An Urgent Need In Crisis Ridden Iraq

A Syrian child prays.

A Syrian child prays.

By Jeremy Reynalds

Senior Correspondent for ASSIST News Service

Manara Ministries is the ministry overseeing the Religious Freedom Coalition Christmas For Refugees program in the Middle East. RFC Chairman William J. Murray is currently in Lebanon working with Manara to provide a Christmas meal for hundreds of refugee children – children displaced by Islamic terrorists – like those barbarians who killed 132 children in Pakistan yesterday.  

AUSTIN, TEXAS (ANS) — Difficult, and in some cases tragic, conditions face Iraqi refugees fleeing the terrors of ISIS.

According to a news release from Hope Builders International, its partner Manara Ministries President Isam Ghattas returned recently from a trip to assess conditions of the Christian community in Erbil, northern Iraq.

Jordan- based Manara Ministries is an evangelical relief and development agency.

Ghattas said while he had followed events in the region closely, nothing could have prepared him for the hopelessness he found when he saw it in person. “It was very tough to handle.”

Trip to Erbil, Iraq

Ghattas said the streets of Kurdistan’s largest city are lined with children begging for money, for food, for anything that will ease their suffering. Displaced families are everywhere; in tents, churches and unfinished buildings.

Ghattas said he saw 1,000 people packed into one unfinished building in a mall. There was no flooring, and no privacy. Makeshift wooden dividers separated families.

“Living in a construction site, many suffer from sinus infections and skin and eye problems. They have nothing. They share a tank of gas to cook their meager meals. They are all well educated and had built lives for themselves and their families. Now they have nothing,” Ghattas said..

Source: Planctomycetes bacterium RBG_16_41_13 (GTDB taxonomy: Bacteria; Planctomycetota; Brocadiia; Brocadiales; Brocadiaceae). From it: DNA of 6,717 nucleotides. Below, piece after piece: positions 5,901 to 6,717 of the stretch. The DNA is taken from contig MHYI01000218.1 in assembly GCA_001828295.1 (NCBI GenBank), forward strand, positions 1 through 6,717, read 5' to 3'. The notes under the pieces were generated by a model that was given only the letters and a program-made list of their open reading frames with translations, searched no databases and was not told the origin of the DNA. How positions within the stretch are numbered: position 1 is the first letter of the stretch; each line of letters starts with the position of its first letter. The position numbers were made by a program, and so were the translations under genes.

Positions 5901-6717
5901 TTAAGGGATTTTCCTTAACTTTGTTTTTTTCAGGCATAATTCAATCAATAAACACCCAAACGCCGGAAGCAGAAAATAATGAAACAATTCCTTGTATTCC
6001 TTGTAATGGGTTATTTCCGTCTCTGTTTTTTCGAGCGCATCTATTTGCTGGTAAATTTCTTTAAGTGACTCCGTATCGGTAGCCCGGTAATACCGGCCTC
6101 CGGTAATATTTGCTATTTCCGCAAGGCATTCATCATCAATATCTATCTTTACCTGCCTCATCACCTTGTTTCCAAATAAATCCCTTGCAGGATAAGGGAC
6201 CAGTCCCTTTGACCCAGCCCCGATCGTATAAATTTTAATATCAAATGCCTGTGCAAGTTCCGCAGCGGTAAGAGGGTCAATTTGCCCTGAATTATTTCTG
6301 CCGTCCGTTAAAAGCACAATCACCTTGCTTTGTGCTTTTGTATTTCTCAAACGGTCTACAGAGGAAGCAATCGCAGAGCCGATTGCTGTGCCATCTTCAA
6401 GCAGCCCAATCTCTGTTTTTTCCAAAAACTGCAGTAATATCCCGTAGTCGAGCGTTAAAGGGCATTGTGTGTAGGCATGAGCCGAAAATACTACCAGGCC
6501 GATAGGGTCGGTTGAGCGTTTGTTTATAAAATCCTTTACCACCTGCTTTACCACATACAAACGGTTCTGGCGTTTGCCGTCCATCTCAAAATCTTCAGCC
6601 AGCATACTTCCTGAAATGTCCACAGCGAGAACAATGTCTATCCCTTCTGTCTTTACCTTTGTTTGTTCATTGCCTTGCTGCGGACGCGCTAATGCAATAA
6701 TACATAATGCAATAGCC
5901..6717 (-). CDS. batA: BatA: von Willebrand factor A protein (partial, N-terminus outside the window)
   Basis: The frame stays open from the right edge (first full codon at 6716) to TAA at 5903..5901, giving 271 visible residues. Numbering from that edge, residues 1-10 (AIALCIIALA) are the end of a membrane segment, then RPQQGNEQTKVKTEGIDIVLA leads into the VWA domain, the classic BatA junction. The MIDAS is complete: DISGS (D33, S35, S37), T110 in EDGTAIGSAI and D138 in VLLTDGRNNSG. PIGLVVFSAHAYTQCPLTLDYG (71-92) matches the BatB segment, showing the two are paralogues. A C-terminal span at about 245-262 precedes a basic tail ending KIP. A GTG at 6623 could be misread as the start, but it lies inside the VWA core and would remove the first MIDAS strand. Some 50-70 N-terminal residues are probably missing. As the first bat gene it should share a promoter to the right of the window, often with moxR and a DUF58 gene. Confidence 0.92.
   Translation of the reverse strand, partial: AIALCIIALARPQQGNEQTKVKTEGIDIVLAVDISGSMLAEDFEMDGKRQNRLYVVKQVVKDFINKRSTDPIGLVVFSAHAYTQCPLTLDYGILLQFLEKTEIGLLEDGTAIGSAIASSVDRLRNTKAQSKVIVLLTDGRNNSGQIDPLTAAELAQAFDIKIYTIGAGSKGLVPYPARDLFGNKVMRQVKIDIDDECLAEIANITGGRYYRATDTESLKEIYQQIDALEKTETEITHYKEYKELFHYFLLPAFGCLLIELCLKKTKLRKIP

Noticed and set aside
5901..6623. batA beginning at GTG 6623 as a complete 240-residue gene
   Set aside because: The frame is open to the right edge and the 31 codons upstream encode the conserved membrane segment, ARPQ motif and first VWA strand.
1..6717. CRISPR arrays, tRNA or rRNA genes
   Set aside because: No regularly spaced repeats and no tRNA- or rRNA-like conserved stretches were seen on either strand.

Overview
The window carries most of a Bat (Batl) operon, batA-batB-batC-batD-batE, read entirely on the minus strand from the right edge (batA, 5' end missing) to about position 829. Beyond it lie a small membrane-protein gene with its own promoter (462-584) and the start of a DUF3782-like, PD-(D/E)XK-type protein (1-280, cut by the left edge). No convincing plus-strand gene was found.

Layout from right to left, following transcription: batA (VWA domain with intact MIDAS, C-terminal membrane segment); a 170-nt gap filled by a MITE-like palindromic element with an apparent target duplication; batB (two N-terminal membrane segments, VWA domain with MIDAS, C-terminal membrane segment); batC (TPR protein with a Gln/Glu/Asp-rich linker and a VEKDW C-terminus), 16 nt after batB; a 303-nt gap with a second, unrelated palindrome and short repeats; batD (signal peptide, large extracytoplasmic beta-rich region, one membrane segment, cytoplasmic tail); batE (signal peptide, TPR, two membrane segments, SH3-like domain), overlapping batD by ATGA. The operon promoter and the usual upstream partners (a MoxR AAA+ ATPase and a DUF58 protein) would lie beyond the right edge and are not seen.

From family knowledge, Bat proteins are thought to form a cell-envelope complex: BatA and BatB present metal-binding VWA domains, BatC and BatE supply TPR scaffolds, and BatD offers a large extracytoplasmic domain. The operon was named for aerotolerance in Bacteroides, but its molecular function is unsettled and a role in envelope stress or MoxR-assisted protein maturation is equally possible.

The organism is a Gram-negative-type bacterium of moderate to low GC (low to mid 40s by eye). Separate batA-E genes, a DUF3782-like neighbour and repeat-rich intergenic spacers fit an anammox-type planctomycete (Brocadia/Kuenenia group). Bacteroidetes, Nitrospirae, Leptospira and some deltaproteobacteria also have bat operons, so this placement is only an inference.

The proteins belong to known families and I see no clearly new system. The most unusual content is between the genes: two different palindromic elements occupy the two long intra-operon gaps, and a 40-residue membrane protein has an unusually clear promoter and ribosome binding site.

He added, “Two little girls-sisters, seven and 11 years old, watched in terror as ISIS slaughtered their parents. Now, they hold each other and cry inconsolably. Who will care for them now? This is only one of countless stories of horror and suffering.”

The Mobile Clinic Project

With so many desperate refugees, Ghattas said much more medical care is needed.

He said the ministry was able to buy and refurnish a mobile clinic to provide free medical services.

Ghattas added, “Each new clinic would have cost about $225,000; but we were able to find a used clinic and refurnish it with all it needs for $50,000. A doctor from Iraq has (agreed) to staff it and help.”

Ghattas said while the ministry has supplied the clinic with two air conditioners and medical equipment, there is still a great need for medicine. Each mobile clinic will have a small reception area, a doctor’s room, an X-ray room, a laboratory, a dental clinic and a pharmacy.

Trip To Bandewya

Ghattas and his team next traveled to Bandewya, a village just a few miles from ISIS, on the other side of the Mosul dam. He said that a security car drove next to them, and an additional vehicle in case there was a problem with the one they were using.

He added, “We were always in touch with the head security office in Erbil, and we had orders to be back in Erbil before sunset. It was a dangerous, six hour drive.”

Bandewyaa a Christian community, has a population of about 800.

Ghattas said, “Many people from Mosul ran away to this village for protection from ISIS. We arrived with two trucks filled with basic necessities. We were able to distribute mattresses, warm covers for winter, food parcels, and heaters. Soon the snows will come, threatening the lives of those who are not equipped to survive.”

Ghattas said the families were very appreciative for the supplies, as no one had tried to help them before.

He said, “They understood the risks we took to get there. They told us they can hear bombs exploding and the crack of rifle fire from the valley below and said they will have to flee to Erbil soon, because ISIS is getting closer.”

Ghattas is also helping refugees streaming out of Syria into Jordan.


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